Monday, April 17, 2017

Running Macros Overnight (SAS)

One of the nuances of data science pertaining to large data sets, is the need to run queries/macros that can sometimes take hours to reach completion. Being away from the computer during the compilation and processing of data, limits the user from being able to check the work product for errors during the compilation process.

As this pertains to SAS Programming, there are few tips that I recommend before running overnight macros on large data sets.

Use OBS =

If it is the size of the data set that creates the processing slowdown, as it often is, then it is probably best to create a test data set for processing prior to running the macro on the original set.

I typically would recommend creating a new set utilizing the first 1,000 – 10,000 observations from the original dataset, and then subsequently running the macro on the test set before proceeding.

To create a test set using the OBS function, utilize the sample code below:

Data SETB;
Set SETA(obs = 10000); /* Reads the first 10000 observations from SETA and creates SETB */

Now run your macro, and make sure that the code performs the task for which it was created.

Prevent Log from Printing
By default, SAS will halt processing when the output log reaches a set limit. At this point, the user will be prompted with the following dialogue box.

If the user is not present to make a selection, the program halts until prompted otherwise. I neglected to consider this SAS feature when I was a relatively novice programmer, and as a result, I came in one morning to find that a perfectly functional macro that I had ran overnight, never completed processing.

To avoid a similar fate, I would STRONGLY recommend enabling this option prior to running your macro code overnight.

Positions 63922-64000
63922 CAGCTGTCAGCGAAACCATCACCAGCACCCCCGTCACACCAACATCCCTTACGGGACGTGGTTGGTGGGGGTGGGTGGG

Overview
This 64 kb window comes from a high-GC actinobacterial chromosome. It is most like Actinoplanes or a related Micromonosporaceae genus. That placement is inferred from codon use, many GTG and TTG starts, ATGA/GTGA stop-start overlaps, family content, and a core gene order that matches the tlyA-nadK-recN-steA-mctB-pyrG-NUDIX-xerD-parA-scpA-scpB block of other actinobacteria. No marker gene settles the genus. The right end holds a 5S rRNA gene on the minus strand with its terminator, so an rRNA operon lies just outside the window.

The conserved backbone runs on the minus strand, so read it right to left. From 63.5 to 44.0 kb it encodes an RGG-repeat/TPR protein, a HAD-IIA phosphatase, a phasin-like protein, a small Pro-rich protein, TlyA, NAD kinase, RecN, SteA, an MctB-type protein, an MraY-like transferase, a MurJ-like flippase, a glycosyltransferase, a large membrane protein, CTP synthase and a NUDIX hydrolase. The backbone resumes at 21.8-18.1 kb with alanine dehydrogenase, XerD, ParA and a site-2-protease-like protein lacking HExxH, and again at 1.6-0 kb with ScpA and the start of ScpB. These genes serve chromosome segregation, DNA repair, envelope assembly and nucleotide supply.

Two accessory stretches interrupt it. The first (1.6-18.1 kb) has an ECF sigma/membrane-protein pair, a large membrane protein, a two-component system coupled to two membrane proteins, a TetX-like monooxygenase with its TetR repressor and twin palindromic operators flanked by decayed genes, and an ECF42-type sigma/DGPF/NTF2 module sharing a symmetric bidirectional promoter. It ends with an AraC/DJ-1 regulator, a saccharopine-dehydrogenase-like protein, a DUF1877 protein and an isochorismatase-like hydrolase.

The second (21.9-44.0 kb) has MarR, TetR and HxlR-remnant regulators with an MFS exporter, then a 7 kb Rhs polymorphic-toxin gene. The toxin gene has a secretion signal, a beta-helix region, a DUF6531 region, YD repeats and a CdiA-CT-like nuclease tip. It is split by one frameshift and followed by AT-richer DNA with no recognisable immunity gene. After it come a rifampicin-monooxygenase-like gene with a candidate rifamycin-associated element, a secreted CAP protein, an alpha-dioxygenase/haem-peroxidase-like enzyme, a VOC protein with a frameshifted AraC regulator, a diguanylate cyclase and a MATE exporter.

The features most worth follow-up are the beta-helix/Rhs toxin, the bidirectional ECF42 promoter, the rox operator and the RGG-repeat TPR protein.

This option prevents messages from being written to the SAS log. Therefore, by enabling this option, such as in the example below, you can sleep easily knowing that your code will run seamlessly, and without SAS system interruptions.

/* Add the following OPTIONS statement to the top of your SAS program to suppress printing to the log: */

options nonotes nosource nosource2 errors=0;

/* If you want to change the options back to the default and start printing to the log again, submit the following OPTIONS statement: */

options notes source source2 errors=20;

It should be noted that green text generated within the SAS log will not be prevented from displaying, even with the above listed option toggled. (Blue text will not be displayed). Therefore, to be absolutely sure that your macro runs without ceasing due to a full log prompt, I would recommend potentially placing one of these code lines within your macro:

DM "Log; Clear; ";  /* Clears the SAS log only */
/* OR */
DM Log "Out; Clear; Log ; Clear;";  /* Clears both the SAS log and the SAS output window */

(Green Text)

(Blue Text)

It should also be noted that text generated from options utilized and enabled for Macro debugging will still run, and still generate text to the SAS log, even if the option above is enabled.

Therefore, I recommend the following complete set of steps for running macro programs overnight:

1. Compile the macro in your current SAS Session with macro debugging options enabled, be sure that there is (DM "log; clear; ";) somewhere within your macro code.

2. If the macro compiled correctly, test your macro on a smaller variation of your current dataset by utilizing the OBS = option. If successful, save your work and exit completely out of SAS.

3. Re-open SAS and the program that you were previously working on. Re-establish the libraries and the options utilized in the prior session. DO NOT re-enable macro debugging options.

4. Re-compile the macro.

5. Clear the SAS Log.

7. Be sure that (options nonotes nosource nosource2 errors=0;) is enabled.

8. Run the macro code.

If you follow these steps, hopefully your overnight macro running will process with ease and without error.

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